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Pepi, Luci, Bom y Otras Chicas del Montón

Pedro Almodóvar, 1980

The films of idiosyncratic Spanish director Pedro Almodóvar have frequently been referred to as ‘exercises in camp’ – his oeuvre being recognised for its peculiar sensibility to the kitsch of everyday life. On his eccentric affiliation with camp, Almodóvar has remarked: “Camp makes you look at our human situation with irony”. The camp sensibility has been proper to Almodóvar’s aesthetic since the director’s very first cinematic efforts in the early 1980s. This historical moment proved rich and ripe for emerging Spanish artists: tentatively recovering from the political jolts of the 20th century – the disastrous Civic War of 1936-39, Franco’s totalitarian regime and the following decades of social unrest –, the Spanish youth finally returned into the streets of recently reawakened metropolitan cities such as Madrid. Francisco Franco’s military regime was established in 1937 and carried through for over 35 years. Fascist ideology had planted its roots so deep into Spanish society that its marks were still well evident years after the collapse of the regime: Franco had instilled a cultural ideology founded on gender segregation, machismo, female subordination and allowed no space for exhibition of sexual desire or sexual deviance. Almodóvar, ‘the enfant terrible’ of the so-called Móvida Madrileña, shared with many the urge to discover new artistic means to question this status quo – where observing the world through spoofy camp lenses represented more than an aesthetic tendency.

The notion of ‘Camp’ entered critical discourse upon the publication of Susan Sontag’s seminal article, Notes on Camp. Here, Sontag states: “It goes without saying that the camp sensibility is disengaged, depoliticized - or at last apolitical.” This brief analysis of the most iconic scenes of Pepi, Luci, Bom y Otras Chicas del Montón (1980) will reveal how camp comedy in early Almodóvar, often read à la Sontag – disengaged, apolitical – is rather an attempt at a subversive reworking of a traumatic past.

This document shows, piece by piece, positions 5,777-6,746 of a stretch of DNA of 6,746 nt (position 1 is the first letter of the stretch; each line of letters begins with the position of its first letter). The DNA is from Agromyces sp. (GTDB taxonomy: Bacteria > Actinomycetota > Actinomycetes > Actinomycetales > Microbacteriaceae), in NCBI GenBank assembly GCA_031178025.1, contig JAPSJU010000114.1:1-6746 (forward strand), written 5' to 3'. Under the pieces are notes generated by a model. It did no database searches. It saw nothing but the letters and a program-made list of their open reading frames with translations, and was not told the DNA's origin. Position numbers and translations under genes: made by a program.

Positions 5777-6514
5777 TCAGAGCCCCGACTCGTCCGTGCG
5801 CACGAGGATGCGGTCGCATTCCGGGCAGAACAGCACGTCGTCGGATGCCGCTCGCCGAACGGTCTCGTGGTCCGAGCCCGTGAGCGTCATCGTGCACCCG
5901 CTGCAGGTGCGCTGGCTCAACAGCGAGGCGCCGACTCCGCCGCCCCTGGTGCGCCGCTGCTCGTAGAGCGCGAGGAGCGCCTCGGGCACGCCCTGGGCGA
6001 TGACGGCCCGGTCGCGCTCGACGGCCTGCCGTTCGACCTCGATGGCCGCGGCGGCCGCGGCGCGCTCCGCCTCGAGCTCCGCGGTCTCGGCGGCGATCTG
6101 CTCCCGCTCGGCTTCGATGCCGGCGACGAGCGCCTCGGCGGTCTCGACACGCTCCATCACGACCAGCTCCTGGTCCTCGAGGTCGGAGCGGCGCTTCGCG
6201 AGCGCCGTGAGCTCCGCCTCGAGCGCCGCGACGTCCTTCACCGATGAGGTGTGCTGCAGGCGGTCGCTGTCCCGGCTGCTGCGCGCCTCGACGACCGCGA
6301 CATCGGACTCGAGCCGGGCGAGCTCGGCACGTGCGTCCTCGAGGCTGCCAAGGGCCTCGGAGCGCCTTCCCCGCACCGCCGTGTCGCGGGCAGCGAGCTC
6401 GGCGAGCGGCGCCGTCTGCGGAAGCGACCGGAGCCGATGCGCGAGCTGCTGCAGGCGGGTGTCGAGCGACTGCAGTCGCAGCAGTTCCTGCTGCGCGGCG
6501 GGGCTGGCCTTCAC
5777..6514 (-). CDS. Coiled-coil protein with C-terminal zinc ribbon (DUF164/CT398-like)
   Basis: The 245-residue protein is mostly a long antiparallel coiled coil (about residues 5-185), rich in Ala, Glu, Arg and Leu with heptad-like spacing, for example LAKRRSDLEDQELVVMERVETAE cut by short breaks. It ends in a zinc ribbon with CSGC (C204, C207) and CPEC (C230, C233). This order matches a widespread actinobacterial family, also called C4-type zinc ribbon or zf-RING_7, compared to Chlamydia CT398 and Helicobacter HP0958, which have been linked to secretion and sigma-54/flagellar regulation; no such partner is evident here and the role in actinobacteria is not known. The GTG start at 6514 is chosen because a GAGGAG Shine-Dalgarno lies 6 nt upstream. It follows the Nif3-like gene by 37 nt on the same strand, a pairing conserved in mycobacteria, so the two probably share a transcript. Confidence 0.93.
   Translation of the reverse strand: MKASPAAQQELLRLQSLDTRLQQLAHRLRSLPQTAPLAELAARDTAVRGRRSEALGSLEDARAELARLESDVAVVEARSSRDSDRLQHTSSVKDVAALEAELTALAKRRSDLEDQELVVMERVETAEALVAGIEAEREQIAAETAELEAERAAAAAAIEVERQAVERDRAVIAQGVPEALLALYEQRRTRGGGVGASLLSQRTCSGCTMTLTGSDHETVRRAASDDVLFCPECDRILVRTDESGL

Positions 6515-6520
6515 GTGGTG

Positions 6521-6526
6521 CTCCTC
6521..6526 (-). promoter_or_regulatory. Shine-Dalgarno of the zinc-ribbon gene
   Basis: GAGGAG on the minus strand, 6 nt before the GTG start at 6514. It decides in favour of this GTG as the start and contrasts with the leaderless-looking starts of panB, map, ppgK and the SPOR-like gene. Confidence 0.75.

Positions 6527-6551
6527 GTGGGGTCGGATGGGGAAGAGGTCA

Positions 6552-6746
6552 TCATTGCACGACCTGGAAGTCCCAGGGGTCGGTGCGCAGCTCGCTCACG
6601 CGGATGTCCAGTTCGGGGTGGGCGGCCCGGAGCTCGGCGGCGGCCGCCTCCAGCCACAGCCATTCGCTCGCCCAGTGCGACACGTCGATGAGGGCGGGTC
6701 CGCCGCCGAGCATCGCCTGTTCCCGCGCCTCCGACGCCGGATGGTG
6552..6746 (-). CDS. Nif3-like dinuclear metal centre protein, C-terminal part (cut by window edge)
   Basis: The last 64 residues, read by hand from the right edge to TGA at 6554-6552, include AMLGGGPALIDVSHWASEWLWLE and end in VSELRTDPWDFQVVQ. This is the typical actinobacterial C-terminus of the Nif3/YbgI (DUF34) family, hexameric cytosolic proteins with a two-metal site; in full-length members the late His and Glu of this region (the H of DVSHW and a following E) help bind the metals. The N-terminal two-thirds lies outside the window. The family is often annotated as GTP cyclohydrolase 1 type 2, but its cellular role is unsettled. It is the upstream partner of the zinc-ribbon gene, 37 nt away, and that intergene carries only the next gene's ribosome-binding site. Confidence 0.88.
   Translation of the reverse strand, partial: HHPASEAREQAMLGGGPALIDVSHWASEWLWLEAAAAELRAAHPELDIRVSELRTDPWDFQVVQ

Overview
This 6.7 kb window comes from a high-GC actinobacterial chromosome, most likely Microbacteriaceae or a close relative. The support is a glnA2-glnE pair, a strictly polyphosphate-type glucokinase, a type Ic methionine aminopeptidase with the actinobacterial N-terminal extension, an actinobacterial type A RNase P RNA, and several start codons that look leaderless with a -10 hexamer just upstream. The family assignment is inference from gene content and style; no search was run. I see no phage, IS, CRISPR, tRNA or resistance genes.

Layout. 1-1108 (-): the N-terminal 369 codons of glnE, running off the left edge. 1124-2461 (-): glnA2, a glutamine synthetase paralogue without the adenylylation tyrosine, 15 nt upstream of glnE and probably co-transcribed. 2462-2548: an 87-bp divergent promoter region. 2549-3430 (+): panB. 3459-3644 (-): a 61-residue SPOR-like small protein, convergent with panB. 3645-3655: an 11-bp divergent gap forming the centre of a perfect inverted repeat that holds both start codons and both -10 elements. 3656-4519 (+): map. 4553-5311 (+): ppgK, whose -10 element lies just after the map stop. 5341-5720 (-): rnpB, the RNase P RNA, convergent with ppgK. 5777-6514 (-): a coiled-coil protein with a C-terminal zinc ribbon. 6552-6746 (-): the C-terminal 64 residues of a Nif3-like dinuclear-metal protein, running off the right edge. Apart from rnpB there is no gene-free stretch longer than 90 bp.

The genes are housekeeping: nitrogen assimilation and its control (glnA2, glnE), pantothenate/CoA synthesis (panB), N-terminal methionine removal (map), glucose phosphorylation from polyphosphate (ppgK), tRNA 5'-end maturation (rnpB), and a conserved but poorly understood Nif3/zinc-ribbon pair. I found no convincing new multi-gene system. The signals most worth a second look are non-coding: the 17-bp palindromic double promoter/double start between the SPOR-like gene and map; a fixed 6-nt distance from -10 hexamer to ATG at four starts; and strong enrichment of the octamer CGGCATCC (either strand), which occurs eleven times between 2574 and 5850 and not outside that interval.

Susan Sontag argued for a camp aesthetic sensibility which ‘converts the serious into the frivolous’ and ‘sees everything in quotation marks’ Camp’s resistance to a proper critical definition has made it unmanageable to reduce its evanescent essence to a singular concept. Nonetheless, there exists a somewhat implicit agreement that camp recognises itself. Critic Jack Babuscio claims camp as an ironic perception of the world, where humour is a tool for re-elaborating social trauma and establishing a strong familiar bond among individuals. All the while, it is a strategy of protection from the hurt of what is mainstream, normative, outside its own circle of safety. Camp, therefore, is the product of a peculiar sense of fear and protection – ‘a bitter-wit’ – founded on the urge to redefine the terms of one’s oppression through satire. Babuscio states: “Camp can thus be a means of undercutting rage by its derision of concentrated bitterness. Its vision of the world is comic. Laughter, rather than tears, is its chosen means of dealing with the painfully incongruous situation of gays in society”.